MANHEIM, Pa. — From Afghanistan to Zimbabwe, about 525 people from 49 nations celebrated Christmas and cross-cultural friendship Dec. 3 at Mount Joy Mennonite Church’s third annual international Christmas feast.
Inside The Junction Center, Christian radio station WJTL’s event hall, there was warmth and laughter as guests posed at a photo booth, marked their countries of origin on a world map and shared a halal and mostly vegan meal catered by Upohar Ethnic Cuisines, a local business involved in refugee employment.
“We are very glad that you have joined us in Lancaster County,” said Karl Landis, Mount Joy lead pastor and a co-host for the event. “If you needed to leave your homeland because of danger, war, famine or religious persecution, we are glad that you are safe here. We believe you will enrich our communities.”
Mustafa Nuur, a Somalian refugee who resettled in Lancaster in 2014, returned to the feast this year. The winner of Lancaster’s 2017 Great Social Enterprise Pitch with Bridge, a startup that connects people with the cultural talents of refugees, Nuur believes in fostering a connected and caring community.
“This party is one of the times in the year I see a community truly come together across cultural and religious affiliation. It reassures me that despite what’s going on in the world, people can find understanding and share a happy time,” he said. “I keep returning every year to get more inspired to see how the party is growing.”
Each table was hosted by an individual or couple from Mount Joy who provided an appetizer and engaged with guests throughout the evening to ensure all were welcomed.
‘Peace to you’
Mount Joy members Marshall and Cindy Meador had limited communication with those at their table because of the language barrier. But when guests were asked to greet each other by saying “peace to you” in their first languages before watching an excerpt from the Jesus film of the story of Jesus’ birth, Cindy Meador was able to say “peace to you” to each of her Arabic-speaking guests in the few words she knew of their language. She said her guests’ eyes lit up with recognition, and she felt a moment of real connection as each guest gave the Arabic response to her greeting.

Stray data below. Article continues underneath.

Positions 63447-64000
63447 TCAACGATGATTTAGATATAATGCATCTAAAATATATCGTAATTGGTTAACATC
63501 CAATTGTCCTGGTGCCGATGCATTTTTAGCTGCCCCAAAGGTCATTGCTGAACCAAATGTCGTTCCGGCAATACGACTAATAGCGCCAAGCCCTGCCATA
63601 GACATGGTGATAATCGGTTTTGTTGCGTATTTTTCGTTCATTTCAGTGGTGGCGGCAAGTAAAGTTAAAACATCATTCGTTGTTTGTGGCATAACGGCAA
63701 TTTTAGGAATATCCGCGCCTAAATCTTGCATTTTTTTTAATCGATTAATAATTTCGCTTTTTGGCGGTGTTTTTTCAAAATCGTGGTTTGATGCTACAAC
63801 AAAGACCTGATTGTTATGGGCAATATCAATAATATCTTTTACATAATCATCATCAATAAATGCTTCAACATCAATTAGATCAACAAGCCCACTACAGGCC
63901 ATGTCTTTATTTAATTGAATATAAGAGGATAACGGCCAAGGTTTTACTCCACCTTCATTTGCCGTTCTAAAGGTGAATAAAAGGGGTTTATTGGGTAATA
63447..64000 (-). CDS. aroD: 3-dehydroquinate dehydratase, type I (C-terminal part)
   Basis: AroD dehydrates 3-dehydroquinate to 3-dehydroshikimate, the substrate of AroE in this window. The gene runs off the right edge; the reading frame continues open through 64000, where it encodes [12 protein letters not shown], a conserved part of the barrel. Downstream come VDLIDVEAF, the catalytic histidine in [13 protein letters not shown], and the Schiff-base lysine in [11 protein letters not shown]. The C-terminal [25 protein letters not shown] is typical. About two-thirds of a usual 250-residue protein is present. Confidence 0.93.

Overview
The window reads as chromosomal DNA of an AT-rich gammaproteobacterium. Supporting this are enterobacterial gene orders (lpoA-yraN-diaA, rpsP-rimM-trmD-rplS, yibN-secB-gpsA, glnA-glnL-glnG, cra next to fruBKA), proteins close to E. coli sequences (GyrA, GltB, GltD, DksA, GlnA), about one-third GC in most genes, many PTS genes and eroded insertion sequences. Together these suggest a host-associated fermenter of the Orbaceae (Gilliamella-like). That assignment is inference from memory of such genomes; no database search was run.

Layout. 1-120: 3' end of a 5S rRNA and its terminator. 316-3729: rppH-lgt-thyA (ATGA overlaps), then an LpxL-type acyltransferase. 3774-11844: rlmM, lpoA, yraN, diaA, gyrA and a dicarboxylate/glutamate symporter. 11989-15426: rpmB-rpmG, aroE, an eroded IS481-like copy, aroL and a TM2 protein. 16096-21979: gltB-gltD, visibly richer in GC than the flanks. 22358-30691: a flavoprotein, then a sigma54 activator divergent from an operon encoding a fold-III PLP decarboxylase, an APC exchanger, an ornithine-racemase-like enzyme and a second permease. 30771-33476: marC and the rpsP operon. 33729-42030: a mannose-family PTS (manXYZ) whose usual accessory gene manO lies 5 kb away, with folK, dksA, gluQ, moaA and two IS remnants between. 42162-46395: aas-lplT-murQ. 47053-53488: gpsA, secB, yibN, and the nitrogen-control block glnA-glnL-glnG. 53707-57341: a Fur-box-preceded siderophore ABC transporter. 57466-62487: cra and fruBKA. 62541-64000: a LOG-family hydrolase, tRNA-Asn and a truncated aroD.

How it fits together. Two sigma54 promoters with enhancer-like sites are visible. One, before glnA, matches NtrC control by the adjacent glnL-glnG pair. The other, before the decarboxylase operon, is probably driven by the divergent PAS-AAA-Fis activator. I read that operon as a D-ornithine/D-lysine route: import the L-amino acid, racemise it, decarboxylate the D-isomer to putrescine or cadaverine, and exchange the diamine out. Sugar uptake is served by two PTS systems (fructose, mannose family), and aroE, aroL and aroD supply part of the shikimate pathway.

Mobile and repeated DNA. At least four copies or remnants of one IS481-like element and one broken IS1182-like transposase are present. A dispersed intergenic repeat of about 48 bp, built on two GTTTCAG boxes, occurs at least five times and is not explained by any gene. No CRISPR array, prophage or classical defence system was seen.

“The times in which we live cause fear, mistrust, hopelessness, despair,” said Jonathan Bornman, a Mount Joy member who served as a consultant and co-host for the feast. “When given an opportunity to do something positive — to say with our actions, with the position of our bodies, with our food, with our words, that we love all people and desire to live at peace with all people — everyone jumped at the chance.”
Giving Christmas away
In 2015, the international Christmas feast was a leap of faith. Bornman said it all began when the church’s ministry team sensed God asking, “What would it look like to give Christmas away?”
Church leaders began to feel they should devote the time and energy normally used for their candlelight Christmas Eve service to something that would connect more strongly with the local community or those in need. This vision coincided with the global refugee crisis, which was bringing hundreds of refugees to Lancaster.
The outcome was a cross-cultural Christmas feast called “Great Joy.” At 325 people, attendance was beyond expectations. About 100 guests were refugees or immigrants representing more than 30 countries.
Mount Joy’s 2016 feast had even better attendance, with 450 guests from 37 countries.
“It’s a whole-church effort,” said Nita Landis, who co-chaired the event-planning committee of eight with associate pastor Ryan McQuitty. She said even third- and fourth-graders in the Pioneer Clubs got involved by assembling 150 activity bags for children attending the feast.
Party guest Andrew Mashas, who attends Sunnyside Mennonite Church, saw the event as a whole-church effort in a broader sense. He said it served as a place for members of Mennonite churches across Lancaster County to unite over a passion for extending hospitality.
“There are so many people from Lancaster County’s Mennonite churches involved in befriending refugees and immigrants, and many of them were there,” he said.
As the night ended with a rendition of “Joy to the World,” and guests went home with packets from Lancaster Sweet Shoppe, a corporation that hires refugees, Landis felt that she had seen a glimpse of peace on Earth.
“Unfortunately, our foreign-born friends receive plenty of unwelcoming messages as they move through their daily lives in this country,” she said. “I believe that all human hearts respond with joy when someone is glad to be with them, and I love extending this joy, especially to refugees who have endured great loss and trauma.
“Our Christmas joy flows from God’s desire and gladness to be with us.”